History Lesson

An 83 year old woman underwent an ultrasound guided needle localized excisional biopsy. The submitting pathologist questioned the presence of invasion.

Image 1.  A partially circumscribed nodule is surrounded by a collar of fibrous tissue. 

Image 3.  Abrupt disruption of encircling fibrous duct wall and presence of granulation tissue are characteristic of previous biopsy procedure.

Image 5.  Granulation tissue contains occasional degenerating epithelial cells, characteristic of previous biopsy procedure.

Image 2.  The right side of the image shows ductal carcinoma in situ, bounded by intact duct wall.  The left side of the image shows irregular nests of neoplastic cells mixed with hyalinized material, and disruption of the encircling fibrous tissue.

Image 4.  Irregular nests are associated with disrupted fibrovascular cores of intraductal papilloma

Diagnosis:  High grade ductal carcinoma in situ, solid type with disruption secondary to previous fine needle aspiration procedure.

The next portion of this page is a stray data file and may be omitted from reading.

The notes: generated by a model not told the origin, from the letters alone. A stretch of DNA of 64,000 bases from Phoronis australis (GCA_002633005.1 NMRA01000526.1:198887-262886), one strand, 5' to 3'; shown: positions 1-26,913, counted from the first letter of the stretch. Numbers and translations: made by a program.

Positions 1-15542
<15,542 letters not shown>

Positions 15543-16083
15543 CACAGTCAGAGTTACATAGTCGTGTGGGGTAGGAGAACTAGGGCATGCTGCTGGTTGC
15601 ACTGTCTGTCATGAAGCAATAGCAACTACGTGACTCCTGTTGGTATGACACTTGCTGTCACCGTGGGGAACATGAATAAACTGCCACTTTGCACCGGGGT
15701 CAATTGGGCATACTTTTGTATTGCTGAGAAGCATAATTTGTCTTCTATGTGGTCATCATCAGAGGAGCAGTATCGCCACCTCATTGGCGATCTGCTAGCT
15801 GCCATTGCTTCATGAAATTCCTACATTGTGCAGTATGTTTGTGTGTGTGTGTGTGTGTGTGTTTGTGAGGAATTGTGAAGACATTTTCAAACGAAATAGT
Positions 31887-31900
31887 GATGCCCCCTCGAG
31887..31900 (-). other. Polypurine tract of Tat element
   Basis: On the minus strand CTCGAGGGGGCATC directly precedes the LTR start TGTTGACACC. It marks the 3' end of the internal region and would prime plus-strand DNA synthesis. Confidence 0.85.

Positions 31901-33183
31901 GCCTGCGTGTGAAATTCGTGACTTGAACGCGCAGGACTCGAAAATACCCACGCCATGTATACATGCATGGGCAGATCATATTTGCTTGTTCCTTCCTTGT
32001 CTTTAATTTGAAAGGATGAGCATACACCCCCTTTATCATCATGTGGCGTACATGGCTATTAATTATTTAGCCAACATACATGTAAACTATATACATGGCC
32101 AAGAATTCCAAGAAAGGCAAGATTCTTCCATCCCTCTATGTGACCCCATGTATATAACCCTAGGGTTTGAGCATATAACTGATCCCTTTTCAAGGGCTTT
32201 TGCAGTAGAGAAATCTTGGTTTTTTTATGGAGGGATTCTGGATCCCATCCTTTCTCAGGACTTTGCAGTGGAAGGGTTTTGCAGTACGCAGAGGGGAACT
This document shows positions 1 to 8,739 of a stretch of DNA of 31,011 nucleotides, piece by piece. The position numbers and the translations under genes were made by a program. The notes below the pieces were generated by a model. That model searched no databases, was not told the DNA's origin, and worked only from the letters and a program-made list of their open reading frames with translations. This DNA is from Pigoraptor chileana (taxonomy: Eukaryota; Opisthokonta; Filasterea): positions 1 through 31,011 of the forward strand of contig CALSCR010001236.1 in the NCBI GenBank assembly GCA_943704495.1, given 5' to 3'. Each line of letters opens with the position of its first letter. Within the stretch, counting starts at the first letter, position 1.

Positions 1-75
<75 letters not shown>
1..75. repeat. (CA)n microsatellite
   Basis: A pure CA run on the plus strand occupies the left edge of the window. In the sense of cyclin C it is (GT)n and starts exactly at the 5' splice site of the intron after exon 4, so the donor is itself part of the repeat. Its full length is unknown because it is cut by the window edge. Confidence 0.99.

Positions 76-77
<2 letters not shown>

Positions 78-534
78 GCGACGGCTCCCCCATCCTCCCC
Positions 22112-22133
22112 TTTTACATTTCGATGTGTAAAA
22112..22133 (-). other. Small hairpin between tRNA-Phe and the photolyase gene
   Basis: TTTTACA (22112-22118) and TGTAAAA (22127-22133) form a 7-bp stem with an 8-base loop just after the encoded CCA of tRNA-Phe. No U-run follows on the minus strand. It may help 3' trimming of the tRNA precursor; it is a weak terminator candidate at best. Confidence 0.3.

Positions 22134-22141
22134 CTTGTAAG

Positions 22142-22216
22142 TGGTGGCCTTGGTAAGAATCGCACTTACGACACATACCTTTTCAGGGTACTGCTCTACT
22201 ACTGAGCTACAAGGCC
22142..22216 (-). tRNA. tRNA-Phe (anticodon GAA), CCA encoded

Discussion:  The abrupt disruption of the encircling duct wall and associated granulation tissue are paramount in recognizing the changes associated with a previous sampling procedure.  Also helpful is the presence of degenerating epithelial cells within the granulation tissue.  Evidence of previous core biopsy procedure is usually more easily recognized than fine needle aspiration because of the linear path of reactive changes that a core biopsy procedure creates.  Immunohistochemical analysis for myoepithelial markers may be helpful if myoepithelial cells are associated with disrupted fibrovascular cores, but ultimately it is the pattern of disruption that holds the key to the correct diagnosis.  Occasionally it takes a bit of delving into the medical record, or a few phone calls to confirm that a previous needle biopsy or aspiration has been performed, as occurred in this case.